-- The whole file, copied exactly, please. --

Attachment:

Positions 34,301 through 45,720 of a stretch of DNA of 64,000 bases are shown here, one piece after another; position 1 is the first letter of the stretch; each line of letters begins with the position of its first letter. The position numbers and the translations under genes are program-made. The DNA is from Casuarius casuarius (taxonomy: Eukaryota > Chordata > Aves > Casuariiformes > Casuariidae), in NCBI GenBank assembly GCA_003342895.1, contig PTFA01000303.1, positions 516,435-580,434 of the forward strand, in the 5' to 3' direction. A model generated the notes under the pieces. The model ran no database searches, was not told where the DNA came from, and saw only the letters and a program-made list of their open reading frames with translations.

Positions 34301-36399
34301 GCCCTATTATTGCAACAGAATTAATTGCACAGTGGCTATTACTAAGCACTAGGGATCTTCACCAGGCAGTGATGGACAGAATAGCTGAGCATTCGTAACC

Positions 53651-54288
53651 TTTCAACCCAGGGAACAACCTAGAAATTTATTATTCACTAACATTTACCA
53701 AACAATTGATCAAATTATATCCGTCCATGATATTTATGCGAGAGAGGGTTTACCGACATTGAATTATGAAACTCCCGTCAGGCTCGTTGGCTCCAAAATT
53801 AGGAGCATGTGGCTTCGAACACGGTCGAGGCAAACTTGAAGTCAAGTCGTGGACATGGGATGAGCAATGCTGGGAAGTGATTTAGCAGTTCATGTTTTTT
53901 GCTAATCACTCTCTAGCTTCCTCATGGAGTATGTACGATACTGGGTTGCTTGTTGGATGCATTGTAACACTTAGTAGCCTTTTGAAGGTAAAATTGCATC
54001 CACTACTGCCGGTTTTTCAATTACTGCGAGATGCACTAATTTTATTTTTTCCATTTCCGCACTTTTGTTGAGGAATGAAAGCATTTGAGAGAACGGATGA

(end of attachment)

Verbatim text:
Positions 34,301 through 45,720 of a stretch of DNA of 64,000 bases are shown here, one piece after another; position 1 is the first letter of the stretch; each line of letters begins with the position of its first letter. The position numbers and the translations under genes are program-made. The DNA is from Casuarius casuarius (taxonomy: Eukaryota > Chordata > Aves > Casuariiformes > Casuariidae), in NCBI GenBank assembly GCA_003342895.1, contig PTFA01000303.1, positions 516,435-580,434 of the forward strand, in the 5' to 3' direction. A model generated the notes under the pieces. The model ran no database searches, was not told where the DNA came from, and saw only the letters and a program-made list of their open reading frames with translations.

Positions 34301-36399
34301 GCCCTATTATTGCAACAGAATTAATTGCACAGTGGCTATTACTAAGCACTAGGGATCTTCACCAGGCAGTGATGGACAGAATAGCTGAGCATTCGTAACC

Positions 53651-54288
53651 TTTCAACCCAGGGAACAACCTAGAAATTTATTATTCACTAACATTTACCA
53701 AACAATTGATCAAATTATATCCGTCCATGATATTTATGCGAGAGAGGGTTTACCGACATTGAATTATGAAACTCCCGTCAGGCTCGTTGGCTCCAAAATT
53801 AGGAGCATGTGGCTTCGAACACGGTCGAGGCAAACTTGAAGTCAAGTCGTGGACATGGGATGAGCAATGCTGGGAAGTGATTTAGCAGTTCATGTTTTTT
53901 GCTAATCACTCTCTAGCTTCCTCATGGAGTATGTACGATACTGGGTTGCTTGTTGGATGCATTGTAACACTTAGTAGCCTTTTGAAGGTAAAATTGCATC
54001 CACTACTGCCGGTTTTTCAATTACTGCGAGATGCACTAATTTTATTTTTTCCATTTCCGCACTTTTGTTGAGGAATGAAAGCATTTGAGAGAACGGATGA